Wood 2 x 4’s are often used as control joints in concrete and for architectural appearances. Overtime these wood joints will usually warp, rot and shift about creating trip hazards and a maintenance issue.
The biggest reason this happens is due to mother nature; rain, ice, snow and hot sunny days will take its toll on these wood joints. Even constantly washing down your patios, drives and walks will contribute to the deterioration. Sprinkler systems wetting them every day likewise contributes to the problem.
Homes in areas that have expansive clay type soils will also experience the wood control joints shifting out of place and the concrete to move.
When all or a piece of a wood control joint is sticking up it creates a trip hazard for you, your family as well as for visiting guest. Even if there is nothing sticking up a gap where the wood has been removed or rotted out creates a trip hazard.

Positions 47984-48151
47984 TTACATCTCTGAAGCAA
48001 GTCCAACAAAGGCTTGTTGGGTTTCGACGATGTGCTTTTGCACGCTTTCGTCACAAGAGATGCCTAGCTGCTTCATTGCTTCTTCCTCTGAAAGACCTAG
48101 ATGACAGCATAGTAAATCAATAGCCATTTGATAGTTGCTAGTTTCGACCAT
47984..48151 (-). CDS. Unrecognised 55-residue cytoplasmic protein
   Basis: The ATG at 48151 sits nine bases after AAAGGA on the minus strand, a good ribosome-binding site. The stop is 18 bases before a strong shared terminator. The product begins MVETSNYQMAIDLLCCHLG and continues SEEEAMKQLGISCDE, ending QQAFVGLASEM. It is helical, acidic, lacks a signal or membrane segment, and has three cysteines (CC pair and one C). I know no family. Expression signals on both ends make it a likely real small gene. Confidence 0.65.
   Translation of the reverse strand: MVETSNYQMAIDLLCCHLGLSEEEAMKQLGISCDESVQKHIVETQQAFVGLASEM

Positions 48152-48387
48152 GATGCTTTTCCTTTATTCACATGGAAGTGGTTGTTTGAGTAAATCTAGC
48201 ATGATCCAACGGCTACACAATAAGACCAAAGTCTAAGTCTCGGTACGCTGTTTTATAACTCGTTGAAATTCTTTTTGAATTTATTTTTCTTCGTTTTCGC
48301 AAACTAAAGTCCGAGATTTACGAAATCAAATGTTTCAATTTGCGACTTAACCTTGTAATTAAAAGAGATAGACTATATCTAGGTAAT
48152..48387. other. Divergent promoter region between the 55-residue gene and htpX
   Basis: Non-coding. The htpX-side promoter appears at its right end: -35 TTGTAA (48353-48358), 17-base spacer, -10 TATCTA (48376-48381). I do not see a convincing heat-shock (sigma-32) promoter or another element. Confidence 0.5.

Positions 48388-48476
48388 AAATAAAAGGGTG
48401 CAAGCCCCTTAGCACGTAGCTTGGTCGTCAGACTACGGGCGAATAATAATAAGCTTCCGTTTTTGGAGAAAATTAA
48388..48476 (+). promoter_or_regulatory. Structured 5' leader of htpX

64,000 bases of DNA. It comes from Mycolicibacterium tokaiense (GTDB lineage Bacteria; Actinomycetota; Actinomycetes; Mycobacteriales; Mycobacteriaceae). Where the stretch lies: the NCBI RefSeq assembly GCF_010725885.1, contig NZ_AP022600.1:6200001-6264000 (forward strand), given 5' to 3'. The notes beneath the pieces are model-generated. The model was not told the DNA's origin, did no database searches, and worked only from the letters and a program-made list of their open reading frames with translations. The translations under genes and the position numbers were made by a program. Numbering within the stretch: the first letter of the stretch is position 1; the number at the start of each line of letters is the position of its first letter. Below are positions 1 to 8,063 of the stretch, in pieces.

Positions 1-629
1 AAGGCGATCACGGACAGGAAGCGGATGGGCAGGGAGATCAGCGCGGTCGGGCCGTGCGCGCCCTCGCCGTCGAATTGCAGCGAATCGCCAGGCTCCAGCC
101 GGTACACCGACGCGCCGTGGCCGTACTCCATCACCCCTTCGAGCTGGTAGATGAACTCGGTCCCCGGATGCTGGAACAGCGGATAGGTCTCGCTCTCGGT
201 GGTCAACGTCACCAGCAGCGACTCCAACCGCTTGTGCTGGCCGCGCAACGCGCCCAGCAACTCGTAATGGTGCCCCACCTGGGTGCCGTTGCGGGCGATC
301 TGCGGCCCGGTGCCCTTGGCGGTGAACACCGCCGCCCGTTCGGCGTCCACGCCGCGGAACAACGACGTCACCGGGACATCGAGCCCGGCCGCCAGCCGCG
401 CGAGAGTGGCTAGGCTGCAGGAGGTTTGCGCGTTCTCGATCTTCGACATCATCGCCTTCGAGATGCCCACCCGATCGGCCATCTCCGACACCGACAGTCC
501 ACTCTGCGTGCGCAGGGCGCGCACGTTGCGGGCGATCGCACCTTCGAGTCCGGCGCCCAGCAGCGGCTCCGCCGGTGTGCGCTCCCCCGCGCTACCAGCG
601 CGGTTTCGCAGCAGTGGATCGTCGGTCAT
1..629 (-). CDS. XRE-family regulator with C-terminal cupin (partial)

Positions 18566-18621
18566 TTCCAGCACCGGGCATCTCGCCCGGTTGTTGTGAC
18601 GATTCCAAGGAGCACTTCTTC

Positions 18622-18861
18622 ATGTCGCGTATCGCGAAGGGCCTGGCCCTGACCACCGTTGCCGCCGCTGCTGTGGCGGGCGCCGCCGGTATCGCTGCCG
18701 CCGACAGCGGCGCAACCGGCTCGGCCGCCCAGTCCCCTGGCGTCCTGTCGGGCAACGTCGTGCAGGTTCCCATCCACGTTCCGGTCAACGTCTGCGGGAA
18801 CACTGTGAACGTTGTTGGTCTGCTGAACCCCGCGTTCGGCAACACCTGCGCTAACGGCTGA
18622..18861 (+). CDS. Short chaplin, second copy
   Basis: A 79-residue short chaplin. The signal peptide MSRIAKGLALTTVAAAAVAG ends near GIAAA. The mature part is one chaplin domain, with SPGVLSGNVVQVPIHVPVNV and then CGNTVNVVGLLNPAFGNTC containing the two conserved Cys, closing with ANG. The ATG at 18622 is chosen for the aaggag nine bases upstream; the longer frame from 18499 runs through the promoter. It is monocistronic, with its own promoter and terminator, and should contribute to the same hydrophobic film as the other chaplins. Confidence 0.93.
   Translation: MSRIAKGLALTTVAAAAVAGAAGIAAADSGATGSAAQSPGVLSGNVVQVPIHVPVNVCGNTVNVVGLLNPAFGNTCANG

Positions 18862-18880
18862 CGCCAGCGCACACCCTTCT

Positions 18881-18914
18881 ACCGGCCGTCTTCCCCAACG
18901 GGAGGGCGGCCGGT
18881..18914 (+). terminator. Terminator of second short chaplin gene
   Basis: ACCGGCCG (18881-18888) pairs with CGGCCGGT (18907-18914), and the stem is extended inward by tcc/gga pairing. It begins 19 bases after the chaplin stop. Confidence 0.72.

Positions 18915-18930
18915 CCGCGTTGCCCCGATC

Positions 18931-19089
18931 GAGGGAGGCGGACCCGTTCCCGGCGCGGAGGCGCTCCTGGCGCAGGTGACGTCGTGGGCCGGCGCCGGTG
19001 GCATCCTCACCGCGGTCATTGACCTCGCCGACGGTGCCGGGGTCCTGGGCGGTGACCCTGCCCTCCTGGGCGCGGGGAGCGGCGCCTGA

- Occasionally you can push or hammer down the piece of wood sticking up, however this usually does not solve the problem for long. Generally, it’s just a temporary fix.
- Remove the wood pieces and replace them with new ones. This sounds easy but when you go to do it, you’ll normally find it very difficult. The replacement piece will usually be a little too big or a little too small and not fit properly. Another complication is that the old pieces of wood in the joints may have had nails driven into their sides before the concrete was poured to help prevent them from shifting out of position later. These nails deteriorate or rust off, but not evenly and make replacing an old piece of wood difficult.
- Fill the empty gaps with filler material. Many homeowners find filling the gaps between the concrete sections where the wood control joints have been removed with dirt, sod, sand, pea gravel or other materials is easier and works well.
Home owners are usually very good at repairing or replacing wood 2×4 dividers or control joints. Also, most handymen and landscapers can handle this type of job.